“The modern big means having the ball in your hands a lot,” said Post. “Old school basketball was post up with your back to the basket and then it got to the point where bigs were setting pick and rolls. The modern big knows how to play with the ball in his hands.
Boston College’s Quinten Post eyes the basket during a Feb. 22 game in Boston. (AP Photo/Charles Krupa)
“That means he is a kind of playmaker, shooting the three, passing and dribbling. Those are the things I can do and make reads, find the open guy, shoot the ball and be a playmaker from the center position.”
Post also has some unfinished business to attend to. Post missed the front end of last season with a foot injury and only appeared in 19 games with 13 starts. He scored 286 points (15.1 ppg.) with 23 treys, 107 rebounds, 29 assists and 17 blocks. That was good enough to get some pre-NBA Draft workouts with the Celtics and the Nets.
“Had I been an NBA first round (pick), I of course would have gone,” said Post. “I was going to work out for five teams but I tweaked my ankle. It was super cool experience getting the feedback. I missed a lot of last season so a lot of these teams were not familiar with me. But they were intrigued with what I bring as a modern big.”
Zackery is the one returning starter best left on the floor in all situations.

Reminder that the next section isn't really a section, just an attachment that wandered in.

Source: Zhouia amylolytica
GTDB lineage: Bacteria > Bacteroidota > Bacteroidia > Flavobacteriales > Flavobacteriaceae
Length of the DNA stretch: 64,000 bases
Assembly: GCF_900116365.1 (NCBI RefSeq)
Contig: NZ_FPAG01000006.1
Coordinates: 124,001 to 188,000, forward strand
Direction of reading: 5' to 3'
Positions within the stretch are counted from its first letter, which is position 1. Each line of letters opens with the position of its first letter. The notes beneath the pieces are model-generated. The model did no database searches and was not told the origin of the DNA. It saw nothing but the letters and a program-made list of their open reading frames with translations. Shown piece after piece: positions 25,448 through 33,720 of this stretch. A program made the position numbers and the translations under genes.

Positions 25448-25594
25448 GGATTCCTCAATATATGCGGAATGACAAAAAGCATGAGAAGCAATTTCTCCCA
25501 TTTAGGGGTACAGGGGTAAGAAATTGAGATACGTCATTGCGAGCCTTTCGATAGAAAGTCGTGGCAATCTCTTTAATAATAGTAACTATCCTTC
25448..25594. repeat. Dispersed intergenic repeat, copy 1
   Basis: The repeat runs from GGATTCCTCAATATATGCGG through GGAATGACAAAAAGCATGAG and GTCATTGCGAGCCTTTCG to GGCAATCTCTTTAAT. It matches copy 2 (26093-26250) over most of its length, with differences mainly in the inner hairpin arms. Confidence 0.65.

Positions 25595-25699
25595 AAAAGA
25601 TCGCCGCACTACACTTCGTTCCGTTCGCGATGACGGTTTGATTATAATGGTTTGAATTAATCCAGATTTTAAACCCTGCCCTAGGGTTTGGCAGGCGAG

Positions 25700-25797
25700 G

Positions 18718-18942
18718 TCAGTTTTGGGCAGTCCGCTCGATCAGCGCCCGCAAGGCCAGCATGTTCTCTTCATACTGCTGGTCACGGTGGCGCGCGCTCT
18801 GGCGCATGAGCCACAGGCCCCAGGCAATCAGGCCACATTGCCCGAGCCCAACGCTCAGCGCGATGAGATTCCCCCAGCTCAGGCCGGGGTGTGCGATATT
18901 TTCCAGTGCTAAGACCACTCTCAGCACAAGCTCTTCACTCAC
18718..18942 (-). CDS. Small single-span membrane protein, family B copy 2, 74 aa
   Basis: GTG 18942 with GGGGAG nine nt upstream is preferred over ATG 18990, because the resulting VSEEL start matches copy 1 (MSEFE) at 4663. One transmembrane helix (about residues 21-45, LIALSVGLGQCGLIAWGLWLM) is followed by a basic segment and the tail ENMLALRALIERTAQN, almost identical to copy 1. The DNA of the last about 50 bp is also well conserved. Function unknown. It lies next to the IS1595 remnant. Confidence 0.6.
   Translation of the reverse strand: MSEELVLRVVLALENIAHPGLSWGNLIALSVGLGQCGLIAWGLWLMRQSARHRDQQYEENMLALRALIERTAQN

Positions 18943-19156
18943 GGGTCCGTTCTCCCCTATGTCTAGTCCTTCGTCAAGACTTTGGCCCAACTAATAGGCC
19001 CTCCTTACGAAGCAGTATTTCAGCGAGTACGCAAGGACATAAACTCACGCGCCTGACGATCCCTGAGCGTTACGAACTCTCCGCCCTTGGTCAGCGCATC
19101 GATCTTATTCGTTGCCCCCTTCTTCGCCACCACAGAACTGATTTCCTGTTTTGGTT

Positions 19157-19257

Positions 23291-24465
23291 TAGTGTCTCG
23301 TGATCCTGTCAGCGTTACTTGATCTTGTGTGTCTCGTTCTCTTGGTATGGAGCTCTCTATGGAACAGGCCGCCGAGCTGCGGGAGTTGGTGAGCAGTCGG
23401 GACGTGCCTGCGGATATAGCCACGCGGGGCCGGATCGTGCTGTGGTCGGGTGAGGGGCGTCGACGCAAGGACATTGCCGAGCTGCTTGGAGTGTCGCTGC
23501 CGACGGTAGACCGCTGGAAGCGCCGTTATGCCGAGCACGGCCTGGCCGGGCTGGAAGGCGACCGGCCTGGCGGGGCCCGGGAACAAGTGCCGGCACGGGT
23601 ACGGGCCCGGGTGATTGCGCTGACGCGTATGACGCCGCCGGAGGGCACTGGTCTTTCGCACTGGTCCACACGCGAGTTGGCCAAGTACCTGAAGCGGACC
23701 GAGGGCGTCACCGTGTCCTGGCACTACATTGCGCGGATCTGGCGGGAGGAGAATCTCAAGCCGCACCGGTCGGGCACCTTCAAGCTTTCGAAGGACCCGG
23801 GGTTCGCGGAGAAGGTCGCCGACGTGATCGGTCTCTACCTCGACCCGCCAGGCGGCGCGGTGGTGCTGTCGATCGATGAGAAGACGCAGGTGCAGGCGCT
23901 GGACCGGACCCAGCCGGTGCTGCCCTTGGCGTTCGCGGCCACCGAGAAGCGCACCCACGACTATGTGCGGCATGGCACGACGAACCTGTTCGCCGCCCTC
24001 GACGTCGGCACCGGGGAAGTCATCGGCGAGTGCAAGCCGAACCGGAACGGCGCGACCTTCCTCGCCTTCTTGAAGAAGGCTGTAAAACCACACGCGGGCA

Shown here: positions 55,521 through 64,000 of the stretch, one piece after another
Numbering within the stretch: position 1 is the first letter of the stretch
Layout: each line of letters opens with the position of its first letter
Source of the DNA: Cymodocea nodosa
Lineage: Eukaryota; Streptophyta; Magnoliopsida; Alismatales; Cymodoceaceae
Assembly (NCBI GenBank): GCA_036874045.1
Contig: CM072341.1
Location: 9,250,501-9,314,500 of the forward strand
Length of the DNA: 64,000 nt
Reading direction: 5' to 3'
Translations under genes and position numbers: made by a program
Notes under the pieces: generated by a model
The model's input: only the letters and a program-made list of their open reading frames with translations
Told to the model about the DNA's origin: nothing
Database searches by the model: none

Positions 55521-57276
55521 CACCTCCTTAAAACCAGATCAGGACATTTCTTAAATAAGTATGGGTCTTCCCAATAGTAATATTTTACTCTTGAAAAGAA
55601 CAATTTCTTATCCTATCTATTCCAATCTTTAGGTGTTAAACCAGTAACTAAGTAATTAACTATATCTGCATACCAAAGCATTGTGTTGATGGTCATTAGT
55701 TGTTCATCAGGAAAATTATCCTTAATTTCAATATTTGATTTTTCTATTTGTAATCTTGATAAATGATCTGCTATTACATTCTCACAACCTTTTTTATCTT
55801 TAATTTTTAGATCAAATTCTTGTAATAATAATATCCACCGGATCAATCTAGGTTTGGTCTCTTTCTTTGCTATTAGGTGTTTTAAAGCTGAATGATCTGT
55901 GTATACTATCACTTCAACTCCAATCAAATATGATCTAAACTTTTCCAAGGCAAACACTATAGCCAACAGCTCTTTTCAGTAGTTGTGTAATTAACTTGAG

That was certainly the case last year when he 6-2, 220-pound junior guard from Salem, Wis., appeared in 33 games with 31 starts and logged a staggering 1,093.33 minutes (33.1 per game). He finished second in scoring with 10.7 points per game and 31 treys. He led the team in assists (90) and steals (45), and grabbed 104 rebounds.
Point guard Jaeden Zachary, shown during a recent practice, will run Boston College’s offense. (BC Athletics photo)
“This year I need to step up and be more aggressive and not just score points but create for everybody,” said Zachery.
Zackery would switch off from point guard to the shooting guard last season, sharing the ballhandling duties with Makai Ashton-Langford. Grant has several guys who can take it up the floor, but he wants Zachery full time at the 1 this season.
New old guy
BC has many ACC-tested players back, but the one that got away is the toughest to replace. Makai Ashton-Langford was the Eagles’ most influential can-do player on the floor because he could score from anywhere and defend like a demon, but he transferred to the University of Central Florida.
To help fill the void, Grant imported Claudell Harris Jr., a 6-3, 190-pound junior from Charleston Southern, where he was a Big South second team all-star. He wrapped up his sophomore year with 17.4 points, 3.9 rebounds and 2.3 assists per game.
“I wanted to play in the ACC and Boston College gave me the opportunity to get play time, make shots and evolve my game,” said Harris.
New old look
Shooting guard Mason Madsen ditched the clean-cut well-adjusted Midwest look for something more West Coast radical chic from the 1970’s. Madsen let his hair grow out and donned an oversized logoed sweatband to go along with a full complement of facial hair.
“He looks like Bill Walton,” said Grant. “I don’t know if I’m going to have him clean it up if it gets too long, but he’s a free spirit. I don’t get caught up in guys trying to have their personalities and be themselves. I think he looks OK, like a hippie but he looks OK.”
In spite of his first name, Madsen didn’t throw up a lot of bricks last season. The 6-4, 195-pound senior guard from Rochester, Minn., led BC with 40 made three-point shots. Madsen played in a lot of pain last season and was recently diagnosed with an autoimmune disease he is treating.